A/N: And it's another one shot. Title is, of course, borrowed from the 'Dancing bears, painted wings ...' song from the 'Anastasia' film, which is, gasp, to do with memory loss! Anyway, random idea, germinated by Dean's quote in the Season One episode 'Bugs' (you'll see which quote I mean). Please read, try to enjoy, and tell me what you think about it, even if it's to tell me you hated it! Constructive criticism appreciated, though!
Disclaimer: I own nothing 'Supernatural'-related, unfortunately. I just borrow. And play with.
Warnings: ANGST, language (the bad kind), characters bordering on OOC behaviour, and a bit of Wincest!
Dean once said seriously, looking at the big family houses with their neat gardens and white picket fences, "Growin' up in a place like this would freak me out."
Sam didn't understand, and said as much.
"There's nothing wrong with 'normal'."
"Dean!" Sam yelled urgently, pulling his brother up by the shoulders and shaking him. "Dean, get up!"
Dean didn't move.
"Shit!" Sam cursed, and hauled his unconscious brother up under his arms, put an arm around his waist, and hoisted him up, limping towards the Impala and firing rounds behind him with the gun held in his other hand. "Fuck!" Sam hissed as he managed to get the door to the car open and unceremoniously dropped Dean into the backseat as the werewolf advanced, growling.
Sam slammed the trunk of the car open and urgently went through the weapons until he found the silver bullets that he and Dean hadn't known they'd needed until they found that the black dog they had apparently been chasing was actually a werewolf.
"Yes!" Sam exclaimed as he got the bullets into the gun successfully, turned around, and shot the werewolf just as it launched itself at him.
It fell mid-jump, and Sam tried to calm down his breathing as he stared at the young man – no, the werewolf, he had to keep reminding himself, it was a werewolf, not a person, this was necessary – that he had just killed. His life had been in danger, the werewolf had thrown his brother around like a rag doll, the werewolf had-
"Shit, Dean," Sam remembered, and opened the back door and stared at his brother, who was still unconscious. Sam frowned. Something wasn't quite right. Dean should have woken up by now.
Maybe the wolf had thrown him against the tree a bit too hard, and Dean would remain knocked out for a while.
"Dean," Sam decided to try and wake him, and bent inside the car and leaned over his brother, gently shaking him by the shoulders. "Dean, wake up," he tried. Dean didn't respond.
Sam tried to swallow down his panic. This was fine, it was perfectly normal. So Dean didn't wake up straight away, they weren't superheroes, it didn't always take them only five minutes to wake up after they'd been knocked out, sometimes it took hours. It was fine.
Sam stayed in the same position for a while, just watching his unconscious brother, until he suddenly realised that there was a bump on the edge of Dean's forehead. It looked pretty nasty, so Sam winced and touched it gingerly, his eyes widening as he realised the bump was pretty big and covered some of Dean's head as well as his forehead. He must have got it when the werewolf had thrown him against the tree.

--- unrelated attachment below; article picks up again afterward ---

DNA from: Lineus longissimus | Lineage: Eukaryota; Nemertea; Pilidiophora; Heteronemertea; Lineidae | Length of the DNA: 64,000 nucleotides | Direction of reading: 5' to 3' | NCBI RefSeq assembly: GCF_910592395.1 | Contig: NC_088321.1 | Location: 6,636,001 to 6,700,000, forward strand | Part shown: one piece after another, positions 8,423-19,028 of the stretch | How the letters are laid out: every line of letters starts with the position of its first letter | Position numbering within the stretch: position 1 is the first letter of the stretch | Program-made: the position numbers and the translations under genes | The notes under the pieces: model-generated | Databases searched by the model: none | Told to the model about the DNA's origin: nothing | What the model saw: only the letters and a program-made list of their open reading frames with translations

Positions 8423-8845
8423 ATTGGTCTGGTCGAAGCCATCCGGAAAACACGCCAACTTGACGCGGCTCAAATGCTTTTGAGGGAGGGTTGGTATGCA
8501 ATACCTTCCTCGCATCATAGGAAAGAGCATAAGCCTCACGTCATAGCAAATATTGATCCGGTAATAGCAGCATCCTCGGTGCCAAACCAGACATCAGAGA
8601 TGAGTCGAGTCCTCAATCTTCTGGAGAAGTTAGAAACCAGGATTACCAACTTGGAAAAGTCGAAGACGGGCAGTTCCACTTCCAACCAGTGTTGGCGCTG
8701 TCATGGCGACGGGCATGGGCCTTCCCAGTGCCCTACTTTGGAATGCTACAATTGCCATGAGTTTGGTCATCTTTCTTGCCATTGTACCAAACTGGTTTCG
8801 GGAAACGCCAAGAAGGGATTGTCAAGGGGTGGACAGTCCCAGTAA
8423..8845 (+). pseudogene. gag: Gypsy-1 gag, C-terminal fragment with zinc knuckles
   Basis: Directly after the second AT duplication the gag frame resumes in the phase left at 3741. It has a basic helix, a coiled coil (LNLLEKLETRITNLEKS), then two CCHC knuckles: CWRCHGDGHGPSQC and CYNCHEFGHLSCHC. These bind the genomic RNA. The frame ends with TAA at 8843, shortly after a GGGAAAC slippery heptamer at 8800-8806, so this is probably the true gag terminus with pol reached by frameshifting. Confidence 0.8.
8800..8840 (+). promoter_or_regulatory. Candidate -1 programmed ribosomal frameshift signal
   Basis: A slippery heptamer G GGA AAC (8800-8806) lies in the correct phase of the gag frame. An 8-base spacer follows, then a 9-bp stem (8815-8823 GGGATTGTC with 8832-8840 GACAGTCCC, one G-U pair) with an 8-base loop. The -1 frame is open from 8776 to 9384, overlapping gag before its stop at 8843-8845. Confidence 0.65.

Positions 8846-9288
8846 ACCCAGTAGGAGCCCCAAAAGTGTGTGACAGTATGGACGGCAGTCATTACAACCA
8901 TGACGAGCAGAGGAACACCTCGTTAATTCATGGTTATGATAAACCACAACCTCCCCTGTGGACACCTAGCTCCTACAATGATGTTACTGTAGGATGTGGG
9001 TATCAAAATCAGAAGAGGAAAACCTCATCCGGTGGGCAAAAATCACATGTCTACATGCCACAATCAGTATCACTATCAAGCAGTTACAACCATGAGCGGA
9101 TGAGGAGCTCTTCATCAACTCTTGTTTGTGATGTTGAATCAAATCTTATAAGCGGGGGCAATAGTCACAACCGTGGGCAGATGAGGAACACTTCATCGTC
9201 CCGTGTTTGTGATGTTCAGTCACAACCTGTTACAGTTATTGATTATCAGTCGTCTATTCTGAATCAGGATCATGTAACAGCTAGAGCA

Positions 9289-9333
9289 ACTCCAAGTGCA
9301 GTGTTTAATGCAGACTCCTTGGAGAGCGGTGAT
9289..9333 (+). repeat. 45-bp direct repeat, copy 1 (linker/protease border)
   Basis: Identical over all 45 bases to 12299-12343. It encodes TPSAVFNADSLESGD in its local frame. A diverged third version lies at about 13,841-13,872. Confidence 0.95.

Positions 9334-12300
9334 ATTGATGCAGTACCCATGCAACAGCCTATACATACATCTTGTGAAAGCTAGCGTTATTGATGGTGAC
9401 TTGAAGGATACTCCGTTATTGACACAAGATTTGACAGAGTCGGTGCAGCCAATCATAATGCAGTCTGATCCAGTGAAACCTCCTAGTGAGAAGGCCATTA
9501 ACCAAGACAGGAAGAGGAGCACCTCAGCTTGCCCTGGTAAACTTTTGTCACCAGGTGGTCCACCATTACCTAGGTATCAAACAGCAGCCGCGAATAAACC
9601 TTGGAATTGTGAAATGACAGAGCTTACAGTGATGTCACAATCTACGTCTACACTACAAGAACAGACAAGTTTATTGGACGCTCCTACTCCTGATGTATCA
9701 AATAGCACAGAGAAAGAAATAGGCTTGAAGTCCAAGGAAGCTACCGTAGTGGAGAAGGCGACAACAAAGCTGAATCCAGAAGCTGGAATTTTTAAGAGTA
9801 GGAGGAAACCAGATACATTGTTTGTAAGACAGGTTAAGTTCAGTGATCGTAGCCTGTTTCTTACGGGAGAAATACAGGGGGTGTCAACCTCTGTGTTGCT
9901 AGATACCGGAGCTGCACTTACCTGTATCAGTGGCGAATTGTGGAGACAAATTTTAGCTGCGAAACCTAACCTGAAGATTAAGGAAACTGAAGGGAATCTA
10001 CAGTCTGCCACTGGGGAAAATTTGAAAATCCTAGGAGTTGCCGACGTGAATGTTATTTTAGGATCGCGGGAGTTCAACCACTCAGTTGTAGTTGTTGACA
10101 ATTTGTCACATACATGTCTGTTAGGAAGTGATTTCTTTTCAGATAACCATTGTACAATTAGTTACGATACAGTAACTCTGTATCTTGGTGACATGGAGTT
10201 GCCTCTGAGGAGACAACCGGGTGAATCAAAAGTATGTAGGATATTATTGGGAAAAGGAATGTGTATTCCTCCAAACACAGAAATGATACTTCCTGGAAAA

Sam straightened and shut the door, his heart beating harder. OK, bumps, usually not so bad and to be expected on a hunt, but a bump on the head, a bump on the head that was that big … and Dean showed no signs of waking up any time soon.
Sam got in the front of the car and drove off, deciding that they'd go back to the motel, if Dean hadn't woken up by the time they'd got there, Sam would carry him in there, wait up for a few hours, and if Dean still hadn't woken up, he'd cover Dean's forehead with a cold, wet towel and get some sleep until his brother woke up.
Dean didn't wake up until the morning.
Sam opened his eyes and it was daylight, and Dean was standing right in front of him, head bruised and eyes wide, looking unlike himself.
He looked scared.
"Dude," Sam yawned, trying to wake himself up more so he could ask his brother how he was feeling. "You OK? What's up?"
"I … I don't …" Dean looked nervous. He paused and swallowed, his eyes constantly darting around the room as if he was expecting someone to jump out. His eyes met Sam's. "I don't know who I am."
Sam sat up straight, suddenly completely awake.
"What? Come on, quit fucking around." His voice was firm and Dean must have been joking.
"Dude, I'm serious!" Dean sounded panicked and Sam tried not to believe him. This must have been Dean's twisted idea of a joke. "Dude, I just woke up here, on this bed, and … and … and I don't know where I am, who I am, who you are!"
"You don't know who I am?" Sam was surprised. He'd have expected Dean to at least remember someone he claimed to care about so … Sam suddenly realised what he was thinking and told himself to shut up, because first of all, people suffering from memory loss almost never remembered other people if they didn't even know their own name, and Sam was damn well selfish for thinking Dean would have remembered his name, and second of all, Dean had not lost his memory.
"Dude, I can't … look, man, I'm freaking out here, you've gotta help me," Dean's voice was still panicked and he sounded so different, and he looked different, with that desperate look in his eye and his hair messed up and that big, fat purple bruise on his head.